• Comoros is accredited to Canada from its embassy in Washington, D.C., United States.
  • Both countries are full members of the Organisation internationale de la Francophonie.
 Côte d'Ivoire 1962 See Canada–Ivory Coast relations
  • Canada has an embassy in Abidjan.
  • Côte d'Ivoire has an embassy in Ottawa.
 Democratic Republic of the Congo See Canada–Democratic Republic of the Congo relations
  • Canada has an embassy in Kinshasa.
  • DR Congo has an embassy in Ottawa.
 Egypt 1954 See Canada–Egypt relations

Both countries established embassies in their respective capitals in 1954.

  • Canada has had an embassy in Cairo.
  • Egypt has an embassy in Ottawa and a consulate-general in Montreal.
 Equatorial Guinea 1968
  • Canada is accredited to Equatorial Guinea from its high commission in Abuja, Nigeria.[81]
  • Equatorial Guinea is accredited to Canada from its Permanent Mission to the United Nations in New York City.
 Eswatini 1968
  • Canada is accredited to Eswatini from its high commission in Maputo, Mozambique.[82]
  • Eswatini is accredited to Canada from its embassy in Washington, D.C., United States.[82]
  • Both countries are full members of Commonwealth of Nations.
 Ethiopia 1956 See Canada–Ethiopia relations
  • Canada has an embassy in Addis Ababa.
  • Ethiopia has an embassy in Ottawa.
 Kenya 1965 See Canada–Kenya relations
  • Canada has a High Commission in Nairobi.
  • Kenya has a high commission in Ottawa.
 Lesotho 1966 See Canada–Lesotho relations
  • Both countries established diplomatic relations in 1966.[83]
  • Canada accredited to Lesotho from its high commission in Pretoria, South Africa.[83]
  • Lesotho has a high commission in Ottawa[83]
  • Both countries are full members of Commonwealth of Nations.
 Madagascar 1965 See Canada–Madagascar relations
  • Canada is accredited to Madagascar from its high commission in Pretoria, South Africa.[84]
  • Madagascar has an embassy in Ottawa.[85]
 Malawi 1973
  • Both countries established diplomatic relations in 1973.[86]
  • Canada is accredited to Malawi from its high commission in Maputo, Mozambique.
  • Malawi is accredited to Canada from its embassy in Washington, D.C., United States.
  • Both countries are full members of the Commonwealth of Nations.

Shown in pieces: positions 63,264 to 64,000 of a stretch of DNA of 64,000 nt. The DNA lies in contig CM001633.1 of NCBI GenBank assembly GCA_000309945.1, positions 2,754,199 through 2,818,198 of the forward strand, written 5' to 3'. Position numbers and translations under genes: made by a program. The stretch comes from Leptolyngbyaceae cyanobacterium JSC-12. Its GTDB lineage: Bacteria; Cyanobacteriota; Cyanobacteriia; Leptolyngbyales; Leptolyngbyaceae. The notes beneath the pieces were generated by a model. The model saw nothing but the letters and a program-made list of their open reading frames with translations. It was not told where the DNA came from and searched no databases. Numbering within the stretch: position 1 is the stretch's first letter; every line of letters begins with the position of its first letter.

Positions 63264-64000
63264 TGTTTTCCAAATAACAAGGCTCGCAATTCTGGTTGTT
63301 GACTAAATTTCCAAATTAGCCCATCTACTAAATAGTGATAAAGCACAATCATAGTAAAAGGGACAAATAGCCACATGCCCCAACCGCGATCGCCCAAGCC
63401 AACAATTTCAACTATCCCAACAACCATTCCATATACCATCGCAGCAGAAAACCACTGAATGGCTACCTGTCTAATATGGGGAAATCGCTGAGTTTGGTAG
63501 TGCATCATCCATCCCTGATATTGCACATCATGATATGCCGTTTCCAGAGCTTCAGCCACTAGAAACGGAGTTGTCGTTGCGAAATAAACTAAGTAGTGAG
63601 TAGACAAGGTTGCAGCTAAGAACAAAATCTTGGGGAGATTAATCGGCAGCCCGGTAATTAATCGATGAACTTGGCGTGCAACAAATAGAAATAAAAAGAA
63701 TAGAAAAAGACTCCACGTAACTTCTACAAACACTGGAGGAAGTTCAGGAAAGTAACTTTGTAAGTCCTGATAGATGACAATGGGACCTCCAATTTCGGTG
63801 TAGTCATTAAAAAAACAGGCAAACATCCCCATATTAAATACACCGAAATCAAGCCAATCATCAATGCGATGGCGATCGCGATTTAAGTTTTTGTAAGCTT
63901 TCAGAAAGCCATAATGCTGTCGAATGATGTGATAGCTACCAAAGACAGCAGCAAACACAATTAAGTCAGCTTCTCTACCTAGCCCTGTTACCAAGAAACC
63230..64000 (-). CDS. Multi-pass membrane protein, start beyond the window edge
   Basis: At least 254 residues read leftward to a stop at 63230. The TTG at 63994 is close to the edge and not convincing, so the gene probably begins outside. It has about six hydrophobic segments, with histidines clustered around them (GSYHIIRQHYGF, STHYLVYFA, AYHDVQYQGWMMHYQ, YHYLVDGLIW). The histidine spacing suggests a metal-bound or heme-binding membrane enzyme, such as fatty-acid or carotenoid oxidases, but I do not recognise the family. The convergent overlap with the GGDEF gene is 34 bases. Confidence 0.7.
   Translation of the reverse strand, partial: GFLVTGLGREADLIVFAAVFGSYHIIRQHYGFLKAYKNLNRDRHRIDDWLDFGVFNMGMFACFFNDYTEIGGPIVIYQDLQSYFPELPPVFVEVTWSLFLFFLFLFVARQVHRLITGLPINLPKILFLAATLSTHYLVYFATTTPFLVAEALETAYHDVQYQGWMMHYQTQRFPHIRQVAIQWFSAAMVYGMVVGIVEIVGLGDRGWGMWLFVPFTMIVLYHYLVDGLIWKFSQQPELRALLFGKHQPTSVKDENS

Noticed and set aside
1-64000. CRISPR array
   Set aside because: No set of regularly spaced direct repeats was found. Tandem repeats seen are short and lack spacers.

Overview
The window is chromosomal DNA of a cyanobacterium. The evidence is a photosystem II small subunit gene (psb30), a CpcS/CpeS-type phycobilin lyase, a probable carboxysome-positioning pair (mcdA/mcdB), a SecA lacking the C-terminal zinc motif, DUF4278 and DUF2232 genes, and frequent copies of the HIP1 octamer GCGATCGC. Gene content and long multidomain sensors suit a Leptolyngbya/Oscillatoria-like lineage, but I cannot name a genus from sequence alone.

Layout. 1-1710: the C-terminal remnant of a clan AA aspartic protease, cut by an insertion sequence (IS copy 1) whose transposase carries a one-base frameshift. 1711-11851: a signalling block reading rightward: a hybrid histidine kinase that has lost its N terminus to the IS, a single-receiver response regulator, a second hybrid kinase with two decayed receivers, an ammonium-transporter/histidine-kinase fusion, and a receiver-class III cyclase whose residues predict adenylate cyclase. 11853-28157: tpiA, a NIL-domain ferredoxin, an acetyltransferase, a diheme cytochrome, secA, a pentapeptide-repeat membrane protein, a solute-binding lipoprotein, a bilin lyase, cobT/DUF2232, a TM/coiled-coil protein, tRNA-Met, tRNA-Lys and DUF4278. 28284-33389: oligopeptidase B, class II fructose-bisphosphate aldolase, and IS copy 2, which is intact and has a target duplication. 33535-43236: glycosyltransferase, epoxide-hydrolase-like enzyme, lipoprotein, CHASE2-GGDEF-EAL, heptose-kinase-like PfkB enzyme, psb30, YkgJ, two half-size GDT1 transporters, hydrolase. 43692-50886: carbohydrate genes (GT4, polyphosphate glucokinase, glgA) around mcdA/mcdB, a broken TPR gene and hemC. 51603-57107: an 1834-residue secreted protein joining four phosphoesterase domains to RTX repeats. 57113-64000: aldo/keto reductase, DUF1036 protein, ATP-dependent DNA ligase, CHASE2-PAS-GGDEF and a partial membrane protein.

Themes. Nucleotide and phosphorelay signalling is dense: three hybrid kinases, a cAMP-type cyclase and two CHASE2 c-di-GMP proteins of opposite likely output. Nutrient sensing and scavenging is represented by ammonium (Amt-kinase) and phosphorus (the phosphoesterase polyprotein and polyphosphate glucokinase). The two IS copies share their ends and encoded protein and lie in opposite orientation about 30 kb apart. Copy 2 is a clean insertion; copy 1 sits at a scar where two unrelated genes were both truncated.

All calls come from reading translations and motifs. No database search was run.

Mali 1978 See Canada–Mali relations
  • Canada has an embassy in Bamako.
  • Mali has an embassy in Ottawa.
  • Canada has donated one billion dollars (US$, 2007) in bilateral development aid to Mali between 1962 and 2007, ranking it Mali's fifth-largest bilateral donor. Canada's development work in Mali has been chiefly in the railways, telecommunications and hydroelectricity sectors, in the management of government decentralization, in education and health.
  • Canada has contributed 9% towards the cost of the regional peace-keeping school, École de maintien de la paix Alioune Blondin Beye de Bamako, and has provided Canadian trainers to the school.
  • Two industrial, open-pit gold mines in Mali, Sadiola and Yatela, are partly owned by Canadian mining company IAMGOLD Corporation, and financed in part by Canada's public pension funds. Together, they contributed to one-half of Mali's industrial gold production during 1996–2007.
  • In 2005, there were 73 Canadian-owned mining properties in Mali. At least thirteen junior Canadian mining companies held exploration licences in Mali in 2009.
  • Over the period 2001–2005, Canadian mining assets in Mali represented 31% of Mali's total stock of foreign direct investment.
  • Malian-Canadian immigrants made up 0.0027% of the Canadian population in 2006.
 Morocco 1956
 Mozambique See Canada–Mozambique relations
  • Canada has a high commission in Maputo.
  • Mozambique is accredited to Canada from its embassy in Washington, D.C., United States.
 Namibia See Canada–Namibia relations
  • Canada is accredited to Namibia from its high commission in Pretoria, South Africa.
  • Namibia is accredited to Canada from its embassy in Washington, D.C., United States.
 Nigeria 1960-10-01
 Senegal 1962 See Canada–Senegal relations
  • Canada has an embassy in Dakar.[91]
  • Senegal has an embassy in Ottawa.[92]